famous in the programming world for his contributions to
Backus-Naur Form (BNF)
notation for expressing grammars,
passed away last week. (For those who are not in the programming world,
ALGOL’s grammatical syntax inspired most of today’s most popular
programming languages, like C, C++, Java, and Python).
As a very young millennial programmer, I’d of course heard Naur’s name
from the BNF notation, but didn’t really get to appreciate just how prescient
his work was at the time.
One of the comments on “Hacker News”
in response to the news of his passing mentions that his
“Programming as Theory Building”
is one of the more seminal (if less well-known) early pieces of programming
literature about the practice of software development/engineering as an
industrial pursuit. I checked it out (it’s a short read), and it really
resonated with me. I’ll highlight some of the high level points below.
For the sake of clarity, I’m presenting this as a cooking allegory.
(Also I’m writing this on Saturday night and I’m hungry.)
Because words like “computer programming”
can be scary to the uninitiated, I’ll use “recipe” everywhere
Recipes Are About Food, Not Steps
Although recipes are written in steps, the steps are only a process to
get from raw ingredients to a delicious dish. The steps describe
the series of transformations which bring about the desired result.
So too, computer programs are a series of steps a computer follows
to perform some desired calculations. For example, sending a text file
to a printer requires calculating things like letter spacing
and ink placement. But when I click “Print” on a document,
I am not particularly interested in the intermediate calculations
– I am only interested in getting my document printed.
Recipes Reflect an Understanding of Food and Flavors
Any amateur cook (like me) knows that executing a recipe is far simpler
than crafting one. Originating a recipe requires
an intimate and nuanced understanding of flavors, flavor interactions,
cooking methodologies, chemistry, etc., as well as being able to
execute all the steps necessary to bring the ingredients together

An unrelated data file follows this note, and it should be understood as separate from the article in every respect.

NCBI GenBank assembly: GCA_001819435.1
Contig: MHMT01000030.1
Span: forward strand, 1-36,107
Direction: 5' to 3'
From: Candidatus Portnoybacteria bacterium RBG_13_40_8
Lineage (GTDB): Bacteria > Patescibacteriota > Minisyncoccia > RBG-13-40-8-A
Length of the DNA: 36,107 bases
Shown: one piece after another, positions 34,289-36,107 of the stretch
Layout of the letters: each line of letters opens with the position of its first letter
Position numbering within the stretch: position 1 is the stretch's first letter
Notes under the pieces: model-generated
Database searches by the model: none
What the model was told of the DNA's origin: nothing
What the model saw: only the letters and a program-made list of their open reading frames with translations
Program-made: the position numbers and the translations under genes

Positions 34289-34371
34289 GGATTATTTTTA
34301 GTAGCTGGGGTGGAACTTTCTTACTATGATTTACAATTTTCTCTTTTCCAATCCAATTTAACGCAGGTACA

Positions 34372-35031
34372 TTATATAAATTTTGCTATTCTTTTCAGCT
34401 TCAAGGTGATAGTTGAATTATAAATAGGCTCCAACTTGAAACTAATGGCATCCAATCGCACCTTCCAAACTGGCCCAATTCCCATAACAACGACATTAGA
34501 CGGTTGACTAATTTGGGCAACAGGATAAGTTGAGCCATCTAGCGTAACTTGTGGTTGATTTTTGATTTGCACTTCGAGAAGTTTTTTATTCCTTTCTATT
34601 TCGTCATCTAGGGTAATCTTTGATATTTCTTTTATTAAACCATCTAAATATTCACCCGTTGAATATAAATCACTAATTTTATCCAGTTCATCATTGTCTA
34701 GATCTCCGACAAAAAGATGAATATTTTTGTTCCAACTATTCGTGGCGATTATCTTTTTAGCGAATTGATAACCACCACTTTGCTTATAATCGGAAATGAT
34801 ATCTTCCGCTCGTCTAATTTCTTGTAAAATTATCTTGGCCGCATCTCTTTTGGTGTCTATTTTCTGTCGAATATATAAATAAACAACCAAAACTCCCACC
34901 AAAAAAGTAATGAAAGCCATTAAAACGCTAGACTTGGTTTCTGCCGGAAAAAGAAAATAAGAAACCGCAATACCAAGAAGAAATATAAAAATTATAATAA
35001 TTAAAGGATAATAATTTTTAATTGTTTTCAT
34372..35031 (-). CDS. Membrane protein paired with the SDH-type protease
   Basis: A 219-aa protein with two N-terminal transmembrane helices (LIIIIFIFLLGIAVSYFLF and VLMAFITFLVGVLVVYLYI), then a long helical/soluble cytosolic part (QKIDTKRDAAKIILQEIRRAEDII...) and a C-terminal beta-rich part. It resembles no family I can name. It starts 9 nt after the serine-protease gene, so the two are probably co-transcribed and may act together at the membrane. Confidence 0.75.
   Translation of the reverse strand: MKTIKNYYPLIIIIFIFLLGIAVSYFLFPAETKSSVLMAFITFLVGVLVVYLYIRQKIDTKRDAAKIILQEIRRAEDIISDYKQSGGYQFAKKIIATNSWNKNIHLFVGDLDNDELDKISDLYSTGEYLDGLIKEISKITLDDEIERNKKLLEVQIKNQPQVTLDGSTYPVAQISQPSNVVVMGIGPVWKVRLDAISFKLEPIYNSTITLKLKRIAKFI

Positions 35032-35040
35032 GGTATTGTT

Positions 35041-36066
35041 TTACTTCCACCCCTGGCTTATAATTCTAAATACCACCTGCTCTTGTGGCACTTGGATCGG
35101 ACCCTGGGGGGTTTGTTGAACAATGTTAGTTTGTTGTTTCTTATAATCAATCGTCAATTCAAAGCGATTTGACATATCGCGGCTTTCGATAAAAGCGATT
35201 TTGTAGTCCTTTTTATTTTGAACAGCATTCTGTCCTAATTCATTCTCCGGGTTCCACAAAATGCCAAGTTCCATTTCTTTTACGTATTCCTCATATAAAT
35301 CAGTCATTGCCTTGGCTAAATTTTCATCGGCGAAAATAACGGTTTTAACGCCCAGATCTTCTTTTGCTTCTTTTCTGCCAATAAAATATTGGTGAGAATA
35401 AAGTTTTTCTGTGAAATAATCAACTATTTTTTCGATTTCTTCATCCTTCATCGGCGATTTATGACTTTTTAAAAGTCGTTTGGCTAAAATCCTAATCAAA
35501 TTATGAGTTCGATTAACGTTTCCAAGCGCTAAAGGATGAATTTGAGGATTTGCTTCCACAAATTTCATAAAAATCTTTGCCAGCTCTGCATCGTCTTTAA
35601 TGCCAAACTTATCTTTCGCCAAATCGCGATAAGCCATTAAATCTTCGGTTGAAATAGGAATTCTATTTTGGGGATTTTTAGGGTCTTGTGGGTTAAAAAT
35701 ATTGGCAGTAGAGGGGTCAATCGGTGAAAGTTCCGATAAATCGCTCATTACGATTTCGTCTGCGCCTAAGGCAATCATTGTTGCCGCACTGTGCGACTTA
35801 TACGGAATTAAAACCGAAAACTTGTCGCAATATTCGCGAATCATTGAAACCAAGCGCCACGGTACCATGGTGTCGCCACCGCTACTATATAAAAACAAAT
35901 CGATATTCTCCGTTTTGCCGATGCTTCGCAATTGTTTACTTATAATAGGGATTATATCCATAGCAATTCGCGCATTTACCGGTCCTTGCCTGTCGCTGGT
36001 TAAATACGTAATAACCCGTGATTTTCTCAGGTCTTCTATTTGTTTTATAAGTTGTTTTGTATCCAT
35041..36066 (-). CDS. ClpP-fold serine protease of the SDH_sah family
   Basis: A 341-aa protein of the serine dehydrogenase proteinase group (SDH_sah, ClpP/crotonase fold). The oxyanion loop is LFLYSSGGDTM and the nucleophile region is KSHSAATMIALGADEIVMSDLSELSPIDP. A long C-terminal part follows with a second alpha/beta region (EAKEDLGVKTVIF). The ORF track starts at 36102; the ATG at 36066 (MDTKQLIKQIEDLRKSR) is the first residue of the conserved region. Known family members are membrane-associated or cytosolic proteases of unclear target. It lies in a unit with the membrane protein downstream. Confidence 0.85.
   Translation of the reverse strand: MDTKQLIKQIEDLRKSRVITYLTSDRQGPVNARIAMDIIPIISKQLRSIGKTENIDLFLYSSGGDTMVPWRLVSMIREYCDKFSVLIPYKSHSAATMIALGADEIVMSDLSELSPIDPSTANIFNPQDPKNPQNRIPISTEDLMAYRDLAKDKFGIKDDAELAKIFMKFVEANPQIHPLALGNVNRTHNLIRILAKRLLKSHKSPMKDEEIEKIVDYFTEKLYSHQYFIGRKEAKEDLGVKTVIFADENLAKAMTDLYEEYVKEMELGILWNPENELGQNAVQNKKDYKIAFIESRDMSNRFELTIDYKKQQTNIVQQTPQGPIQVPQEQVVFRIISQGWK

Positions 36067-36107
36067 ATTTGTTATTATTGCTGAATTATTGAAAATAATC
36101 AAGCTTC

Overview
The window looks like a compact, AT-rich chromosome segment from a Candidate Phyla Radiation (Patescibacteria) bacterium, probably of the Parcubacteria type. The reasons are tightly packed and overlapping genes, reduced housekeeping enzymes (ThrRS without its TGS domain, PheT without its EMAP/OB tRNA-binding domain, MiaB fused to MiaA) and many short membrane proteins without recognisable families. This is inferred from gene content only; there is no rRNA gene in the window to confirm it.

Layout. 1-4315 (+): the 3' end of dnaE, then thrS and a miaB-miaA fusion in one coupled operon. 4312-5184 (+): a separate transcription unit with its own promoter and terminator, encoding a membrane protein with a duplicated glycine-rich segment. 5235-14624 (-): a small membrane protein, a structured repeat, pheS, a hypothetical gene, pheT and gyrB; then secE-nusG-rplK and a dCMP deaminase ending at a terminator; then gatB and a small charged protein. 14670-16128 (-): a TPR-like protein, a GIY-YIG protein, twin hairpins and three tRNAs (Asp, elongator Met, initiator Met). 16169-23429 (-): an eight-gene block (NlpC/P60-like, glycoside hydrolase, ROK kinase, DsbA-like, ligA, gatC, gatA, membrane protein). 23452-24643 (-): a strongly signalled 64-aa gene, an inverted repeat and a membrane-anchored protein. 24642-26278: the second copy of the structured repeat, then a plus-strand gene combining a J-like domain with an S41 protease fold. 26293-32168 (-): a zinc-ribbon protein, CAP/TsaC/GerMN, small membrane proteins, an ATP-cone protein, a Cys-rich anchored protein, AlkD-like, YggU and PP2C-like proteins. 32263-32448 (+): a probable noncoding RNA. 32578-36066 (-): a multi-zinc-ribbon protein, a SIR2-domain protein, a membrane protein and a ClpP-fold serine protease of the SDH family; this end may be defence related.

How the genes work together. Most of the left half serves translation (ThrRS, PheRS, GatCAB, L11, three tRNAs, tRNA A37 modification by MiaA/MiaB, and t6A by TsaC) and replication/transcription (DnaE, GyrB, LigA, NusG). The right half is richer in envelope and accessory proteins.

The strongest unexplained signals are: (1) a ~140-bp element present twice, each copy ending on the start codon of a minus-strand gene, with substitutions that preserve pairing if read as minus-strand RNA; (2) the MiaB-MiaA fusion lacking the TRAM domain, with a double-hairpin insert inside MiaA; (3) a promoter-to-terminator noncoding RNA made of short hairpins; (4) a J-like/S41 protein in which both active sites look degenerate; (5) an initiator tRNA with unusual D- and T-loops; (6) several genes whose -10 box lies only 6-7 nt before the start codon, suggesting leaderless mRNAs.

into a dish. Furthermore, it requires strong and descriptive writing
to be able to accurately describe the steps required without any
mistakes. This is especially important for difficult and lengthy
So too, writing a computer program requires a nuanced understanding
of the problem being solved by the computer program, pros and cons
of various approaches, etc. It also requires the knowledge and expertise
to describe those steps in a manner amenable to execution by a computer.
As problems become progressively larger, in turn they require progressively
more instructions to be described to the computer program. The quality
of the description necessarily must be of increasing quality with
more difficult and lengthier solutions, or else mistakes
may arise during the literal execution of the program steps
Modifying a Recipe First Requires Understanding It
Although probably anyone can add or remove ingredients from a recipe
for a sandwich, not just anyone should change recipes for more challenging
dishes. First one must understand intimately whether the ingredients
are adding up to a special whole, whether there are important chemical
For example, my mother taught me a recipe for Macaroni and Cheese which
involves creating a cheese sauce using a sauce base known as a
roux. For those who don’t know,
a roux is a sauce base formed from the chemical reaction of flour and
fat cooked together at a very specific heat and ratio of fat to flour.
Once prepared successfully, it is generally straightforward to derive
of related sauces
from the roux.
In the case of my family Mac & Cheese recipe, the roux is mixed with
milk and cheddar cheese to produce an orange cheese sauce
(which I highly recommend).
The hardest part of my family recipe is properly executing the roux.
Anyone with a knowledge of French cooking knows about roux,
and that the fat and flour are necessary to create it.
However, someone without this knowledge may make a mistake like thinking,
“I want a low fat version! Let me use less fat.”
This will not end well. Having too little fat will necessarily cause
too much flour taste to linger in the sauce, ruining the dish.
Producing a low fat version of a recipe involving a roux requires making
modifications elsewhere in the recipe. This cannot and will not be specified
in most recipes; understanding roux is beyond the scope of a recipe.
So too with modifying computer programs, a programmer must first understand
the why of a program as well as the how. Attempting to make modifications
without knowing both will end disastrously. Even if it takes a long time,
it is of vital importance to first understand a program before modifying one.
Furthermore, there may be idioms in both cooking and computer programming
which are taken for granted. In cooking, knowledge of preparing e.g. a roux
may be presumed; in programming, understanding
may be taken for granted.
Programming is More Challenging than Writing Recipes
Although until now, the same concepts were able to describe both cooking
and computer programming, it should be apparent that writing nontrivial
computer programs is more difficult than writing nontrivial food recipes.
A difficult food recipe may require several pages to describe, but
a difficult computer problem may require millions of lines of code
to solve. The challenges of maintaining coherence and maintainability
across such a lengthy “recipe” should be self-evident.